Important: IF a particular position is really important, you can generally find a way to put a light there! If your section convinces you that you absolutely must have a fixture just between two grid points, you might be able to rig a short pipe on the grid so the fixture can be just at that point. It is rare that a fixture must absolutely be at a certain position, but not impossible. Constraints of scenery could lead to this, for instance.

      Fixtures should be drawn to scale. Templates are available for most CAD programs (and Jeff has, on his website, a set of symbols which will work in most CAD packages), and when drawing by hand you can either get hold of a template or make your own. Drawing the fixture to scale protects you from hanging too many lamps on a pipe where it won't be physically possible to put them.

      Fixtures should be drawn pointing in the general direction they are to light. Again, this will ensure that there is enough room to hang them properly, and hopefully they will indeed be rigged in that direction as they're drawn, which will save time when focusing. There are few things more annoying than beginning to focus and finding you have to turn the fixture around, or that there is not enough room to point it where you want it to go, because a neighboring fixture is in the way.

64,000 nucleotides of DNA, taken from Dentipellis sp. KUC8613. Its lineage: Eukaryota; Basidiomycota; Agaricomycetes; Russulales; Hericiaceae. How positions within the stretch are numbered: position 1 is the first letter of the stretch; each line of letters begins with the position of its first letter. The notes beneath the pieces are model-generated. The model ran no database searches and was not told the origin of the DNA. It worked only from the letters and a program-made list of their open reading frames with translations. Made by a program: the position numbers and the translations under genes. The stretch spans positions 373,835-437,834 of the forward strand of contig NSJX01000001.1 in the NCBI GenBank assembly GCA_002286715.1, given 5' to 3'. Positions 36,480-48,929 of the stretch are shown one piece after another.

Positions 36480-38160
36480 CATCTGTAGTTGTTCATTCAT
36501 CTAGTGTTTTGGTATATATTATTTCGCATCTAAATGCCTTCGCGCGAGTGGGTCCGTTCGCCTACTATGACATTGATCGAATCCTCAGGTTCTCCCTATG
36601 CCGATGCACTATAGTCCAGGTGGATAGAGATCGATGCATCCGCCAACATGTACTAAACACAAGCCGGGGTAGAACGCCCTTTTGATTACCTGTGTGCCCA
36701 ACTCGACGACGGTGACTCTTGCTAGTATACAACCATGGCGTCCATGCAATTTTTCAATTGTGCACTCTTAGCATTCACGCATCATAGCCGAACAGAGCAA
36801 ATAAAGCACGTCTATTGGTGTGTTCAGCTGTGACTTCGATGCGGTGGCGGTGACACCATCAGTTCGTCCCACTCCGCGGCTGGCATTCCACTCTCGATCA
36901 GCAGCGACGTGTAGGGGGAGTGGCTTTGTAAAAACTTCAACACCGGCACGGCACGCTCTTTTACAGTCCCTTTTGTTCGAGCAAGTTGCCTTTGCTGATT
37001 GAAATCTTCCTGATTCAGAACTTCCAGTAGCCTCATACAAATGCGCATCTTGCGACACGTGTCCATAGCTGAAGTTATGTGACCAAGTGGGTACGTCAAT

Every fixture has additional information: its channel number and its gel (color filter), and — depending on the theater — its dimmer number and perhaps a socket or circuit number as well. In some situations the chief electrician will add this information as the lamps are rigged. The designer must indicate channel number and color. These should be marked in a consistent position. For instance channel number could be within the drawing of the fixture, and color filter number could be next to the lens.

    6. Legend:Your plan must have a legend, labeling the fixtures you have used, so that it will be clear that the drawing with the jagged edge is a 1 KW Fresnel, the drawing with jagged edge and two lines at the bottom is a 2KW Fresnel, and so on. Your legend should include a fixture with a channel number and color filter number drawn (and dimmer number if that appears too), so that it will be clear what these represent on the plan.
    7. Label: Labels vary, but your plan must be labeled with the name of the play and theater, with your own name, with the date, and with the scale used. It is customary to add the director's name as well. I also add my phone number, in case I'm not present when the lighting is being rigged and it's necessary to get in touch with me.